### Chapter Outline

- Define arc length, rotation angle, radius of curvature and angular velocity.
- Calculate the angular velocity of a car wheel spin.

- Establish the expression for centripetal acceleration.
- Explain the centrifuge.

- Calculate coefficient of friction on a car tire.
- Calculate ideal speed and angle of a car on a turn.

- Discuss the inertial frame of reference.
- Discuss the non-inertial frame of reference.
- Describe the effects of the Coriolis force.

- Explain Earth’s gravitational force.
- Describe the gravitational effect of the Moon on Earth.
- Discuss weightlessness in space.
- Examine the Cavendish experiment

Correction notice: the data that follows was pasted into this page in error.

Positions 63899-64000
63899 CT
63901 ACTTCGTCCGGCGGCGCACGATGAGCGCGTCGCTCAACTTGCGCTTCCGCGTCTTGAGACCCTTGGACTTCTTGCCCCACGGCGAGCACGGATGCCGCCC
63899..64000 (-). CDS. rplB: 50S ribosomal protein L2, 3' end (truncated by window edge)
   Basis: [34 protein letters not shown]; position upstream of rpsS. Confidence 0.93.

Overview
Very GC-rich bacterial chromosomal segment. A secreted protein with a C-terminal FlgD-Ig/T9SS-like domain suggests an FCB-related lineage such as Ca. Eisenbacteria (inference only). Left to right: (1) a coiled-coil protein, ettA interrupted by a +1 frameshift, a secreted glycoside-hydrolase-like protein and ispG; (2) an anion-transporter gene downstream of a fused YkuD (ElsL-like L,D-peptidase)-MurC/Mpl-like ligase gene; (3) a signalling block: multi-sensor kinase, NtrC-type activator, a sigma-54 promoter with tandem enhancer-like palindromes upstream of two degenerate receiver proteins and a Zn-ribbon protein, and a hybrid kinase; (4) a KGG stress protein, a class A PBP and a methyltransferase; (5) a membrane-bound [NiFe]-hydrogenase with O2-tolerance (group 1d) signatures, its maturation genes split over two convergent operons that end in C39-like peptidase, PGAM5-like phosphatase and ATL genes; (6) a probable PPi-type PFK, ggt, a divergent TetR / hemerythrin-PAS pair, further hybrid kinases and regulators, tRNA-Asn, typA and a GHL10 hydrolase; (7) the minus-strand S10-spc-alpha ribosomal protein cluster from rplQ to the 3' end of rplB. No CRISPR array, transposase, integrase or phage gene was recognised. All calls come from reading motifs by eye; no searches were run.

- State Kepler’s laws of planetary motion.
- Derive the third Kepler’s law for circular orbits.
- Discuss the Ptolemaic model of the universe.

Many motions, such as the arc of a bird’s flight or Earth’s path around the Sun, are curved. Recall that Newton’s first law tells us that motion is along a straight line at constant speed unless there is a net external force. We will therefore study not only motion along curves, but also the forces that cause it, including gravitational forces. In some ways, this chapter is a continuation of Dynamics: Newton's Laws of Motion as we study more applications of Newton’s laws of motion.

This chapter deals with the simplest form of curved motion, uniform circular motion, motion in a circular path at constant speed. Studying this topic illustrates most concepts associated with rotational motion and leads to the study of many new topics we group under the name *rotation*. Pure *rotational motion* occurs when points in an object move in circular paths centered on one point. Pure *translational motion* is motion with no rotation. Some motion combines both types, such as a rotating hockey puck moving along ice.